Shake has a lot of advanced dependency forms such as resources. Stack currently blocks when simultaneous configures are tried, whereas Shake would schedule other tasks to run.
Shake has features such as profiling that are not worth creating for a single project, but that when bundled in the library can be a useful free feature.
In some ways Stack as it stands avoids a lot of the best selling points about Shake:
If you have lots of complex interdependencies, Shake lets you manage
them nicely. That's not really the case for Stack, but is in large
heterogeneous build systems, e.g. the GHC build system.
If you are writing things quickly, Shake lets you manage
exceptions/retries/robustness quickly. For a project which has the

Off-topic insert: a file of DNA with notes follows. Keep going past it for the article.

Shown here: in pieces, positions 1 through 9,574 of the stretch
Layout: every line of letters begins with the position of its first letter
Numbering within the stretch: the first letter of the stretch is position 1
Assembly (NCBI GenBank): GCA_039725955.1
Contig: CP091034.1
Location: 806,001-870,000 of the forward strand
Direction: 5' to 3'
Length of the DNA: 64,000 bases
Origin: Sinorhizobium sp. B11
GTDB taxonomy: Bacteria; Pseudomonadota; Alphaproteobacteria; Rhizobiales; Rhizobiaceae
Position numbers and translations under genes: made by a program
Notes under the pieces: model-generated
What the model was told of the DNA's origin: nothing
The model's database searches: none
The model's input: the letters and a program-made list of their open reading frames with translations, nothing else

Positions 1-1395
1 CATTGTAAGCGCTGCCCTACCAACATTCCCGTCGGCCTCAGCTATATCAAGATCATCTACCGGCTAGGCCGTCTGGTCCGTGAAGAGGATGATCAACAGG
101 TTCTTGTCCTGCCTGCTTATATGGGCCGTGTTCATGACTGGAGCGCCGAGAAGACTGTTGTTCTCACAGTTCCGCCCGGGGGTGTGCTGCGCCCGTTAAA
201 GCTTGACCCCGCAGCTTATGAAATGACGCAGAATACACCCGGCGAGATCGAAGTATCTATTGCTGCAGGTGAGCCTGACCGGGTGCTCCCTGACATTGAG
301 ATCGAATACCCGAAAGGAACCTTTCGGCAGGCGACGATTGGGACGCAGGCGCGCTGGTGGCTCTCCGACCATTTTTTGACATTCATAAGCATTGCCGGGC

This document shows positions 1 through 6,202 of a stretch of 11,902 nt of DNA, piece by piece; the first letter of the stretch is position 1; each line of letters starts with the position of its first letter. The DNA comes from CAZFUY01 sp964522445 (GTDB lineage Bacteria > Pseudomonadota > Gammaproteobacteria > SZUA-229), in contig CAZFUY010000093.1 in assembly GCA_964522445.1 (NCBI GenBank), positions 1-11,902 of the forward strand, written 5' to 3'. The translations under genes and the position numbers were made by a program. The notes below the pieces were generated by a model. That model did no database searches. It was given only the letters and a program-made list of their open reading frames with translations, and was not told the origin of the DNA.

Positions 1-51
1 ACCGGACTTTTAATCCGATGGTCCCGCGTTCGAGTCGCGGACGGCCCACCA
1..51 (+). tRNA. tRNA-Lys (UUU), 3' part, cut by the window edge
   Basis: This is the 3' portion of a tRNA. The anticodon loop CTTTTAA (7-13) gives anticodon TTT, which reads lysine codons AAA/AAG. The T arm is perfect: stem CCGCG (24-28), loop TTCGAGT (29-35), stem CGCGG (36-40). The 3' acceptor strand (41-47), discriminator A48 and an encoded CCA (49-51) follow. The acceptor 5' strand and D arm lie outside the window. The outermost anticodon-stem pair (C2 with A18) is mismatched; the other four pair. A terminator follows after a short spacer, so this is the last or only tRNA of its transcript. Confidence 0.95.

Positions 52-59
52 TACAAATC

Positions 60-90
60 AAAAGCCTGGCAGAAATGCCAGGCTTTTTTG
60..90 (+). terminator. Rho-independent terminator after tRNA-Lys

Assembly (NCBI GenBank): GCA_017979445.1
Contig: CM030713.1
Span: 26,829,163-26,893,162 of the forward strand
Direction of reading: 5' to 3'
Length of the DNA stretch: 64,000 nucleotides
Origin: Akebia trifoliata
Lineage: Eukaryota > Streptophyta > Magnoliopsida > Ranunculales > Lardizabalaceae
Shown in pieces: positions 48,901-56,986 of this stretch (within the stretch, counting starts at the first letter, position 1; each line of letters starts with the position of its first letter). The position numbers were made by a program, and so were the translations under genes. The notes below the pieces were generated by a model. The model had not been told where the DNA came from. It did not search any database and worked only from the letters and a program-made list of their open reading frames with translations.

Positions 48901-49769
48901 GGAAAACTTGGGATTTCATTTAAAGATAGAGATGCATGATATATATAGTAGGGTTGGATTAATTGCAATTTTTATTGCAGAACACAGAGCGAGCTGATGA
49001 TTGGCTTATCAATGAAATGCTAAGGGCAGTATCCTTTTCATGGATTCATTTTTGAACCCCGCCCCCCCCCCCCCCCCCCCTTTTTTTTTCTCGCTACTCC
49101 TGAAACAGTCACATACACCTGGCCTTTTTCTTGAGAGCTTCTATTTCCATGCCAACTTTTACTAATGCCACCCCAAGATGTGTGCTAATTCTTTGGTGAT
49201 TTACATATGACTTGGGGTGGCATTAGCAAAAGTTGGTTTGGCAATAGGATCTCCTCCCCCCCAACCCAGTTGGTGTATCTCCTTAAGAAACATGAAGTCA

effort invested that Stack does, that's less important, but for things
like MinGHC (something Stack killed), it was critically important because no one cared enough to do all this nasty engineering.
If you are experimenting, Shake provides a lot of pieces (resources,
parallelism, storage) that help explore the problem space without
having to do lots of work at each iteration. That might mean Shake is
more of a benefit at the start of a project than in a mature project.
If you are writing a version of Stack from scratch, I'd certainly recommend thinking about using Shake. I suspect it probably does make sense for Stack to switch to Shake eventually, to simplify ongoing maintenance, but there's no real hurry.
Tuesday, July 05, 2016
Summary: Alex and Happy had three space leaks, now fixed.